Cows are the most important part of the dairy farm and dairy farmers take great pride in caring for them.
"The friendly cow all red and white, I love with all my heart", Scottish poet Robert Louis Stevenson wrote - and he is not the first to be charmed by this friendly animal.
Caring for dairy cows
Cows have been domesticated for thousands of years and play a vital part in providing food for people all over the world. For dairy farmers, cows are the most important part of the dairy farm. Well cared for cows benefit the farmer both emotionally and financially, as a happy cow is easier and more enjoyable to manage as well as being more productive.
Caring for cows means making sure they have access to nutritious feed, excellent healthcare and spacious pastures and barns. Dairy cows are social animals that live and graze in herds and they need exercise as well as rest.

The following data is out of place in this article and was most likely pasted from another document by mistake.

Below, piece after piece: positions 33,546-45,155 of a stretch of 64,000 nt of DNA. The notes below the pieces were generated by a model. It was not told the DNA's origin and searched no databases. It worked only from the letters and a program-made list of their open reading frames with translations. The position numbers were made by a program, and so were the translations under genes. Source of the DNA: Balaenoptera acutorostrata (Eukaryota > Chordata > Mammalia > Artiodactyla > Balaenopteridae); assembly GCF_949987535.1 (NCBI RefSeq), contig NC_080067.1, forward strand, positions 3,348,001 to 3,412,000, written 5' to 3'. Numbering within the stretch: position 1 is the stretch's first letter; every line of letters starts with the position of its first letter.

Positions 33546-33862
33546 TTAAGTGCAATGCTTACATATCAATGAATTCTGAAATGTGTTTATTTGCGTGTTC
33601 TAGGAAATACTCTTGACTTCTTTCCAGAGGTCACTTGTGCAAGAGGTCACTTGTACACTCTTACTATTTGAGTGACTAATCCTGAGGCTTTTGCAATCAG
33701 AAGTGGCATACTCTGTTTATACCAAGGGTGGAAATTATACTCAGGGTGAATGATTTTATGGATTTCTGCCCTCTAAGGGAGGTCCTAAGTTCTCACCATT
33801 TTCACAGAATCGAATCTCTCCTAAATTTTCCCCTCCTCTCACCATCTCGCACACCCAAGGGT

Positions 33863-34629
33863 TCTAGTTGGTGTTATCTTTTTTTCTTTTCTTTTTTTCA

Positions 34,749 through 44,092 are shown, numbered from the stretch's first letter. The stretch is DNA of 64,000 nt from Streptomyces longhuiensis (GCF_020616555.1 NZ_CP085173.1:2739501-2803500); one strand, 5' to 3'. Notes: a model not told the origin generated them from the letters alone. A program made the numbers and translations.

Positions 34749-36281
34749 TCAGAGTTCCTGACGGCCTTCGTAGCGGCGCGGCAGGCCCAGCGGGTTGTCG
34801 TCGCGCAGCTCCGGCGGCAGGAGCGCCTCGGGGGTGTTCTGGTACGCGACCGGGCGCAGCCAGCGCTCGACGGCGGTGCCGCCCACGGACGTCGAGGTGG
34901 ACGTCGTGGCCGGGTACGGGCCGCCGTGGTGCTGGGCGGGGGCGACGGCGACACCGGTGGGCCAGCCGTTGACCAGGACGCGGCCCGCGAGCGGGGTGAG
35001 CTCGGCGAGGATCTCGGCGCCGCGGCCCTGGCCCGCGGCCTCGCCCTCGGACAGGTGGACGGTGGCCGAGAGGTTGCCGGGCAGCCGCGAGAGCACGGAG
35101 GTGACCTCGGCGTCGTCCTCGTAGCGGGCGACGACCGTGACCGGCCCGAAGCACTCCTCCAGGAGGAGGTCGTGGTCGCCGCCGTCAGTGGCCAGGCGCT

The life cycle
Dairy cows usually have their first calf when they are two years old and just like us, their pregnancy lasts for nine months. After giving birth they spend three months resting before the cycle starts again. Want to find out more? Check out our 'moovie' about calving.
Dairy cow breeds
Nearly nine out of 10 dairy cows in Britain have the black and white markings of the Holstein-Friesian breed, although you might also see other breeds such as brown Guernsey or Jersey cows. Breeding expert Marco Winters explains: "In Britain we really see a variety of breeds. This is because we have a lot of different systems in this country and we need breeds to suit those systems. In Scotland we would see a different animal to when we go to Cornwall, for example." Watch our video about breeding to hear more from Marco. Find out where cows sleep, what they eat and how they are milked.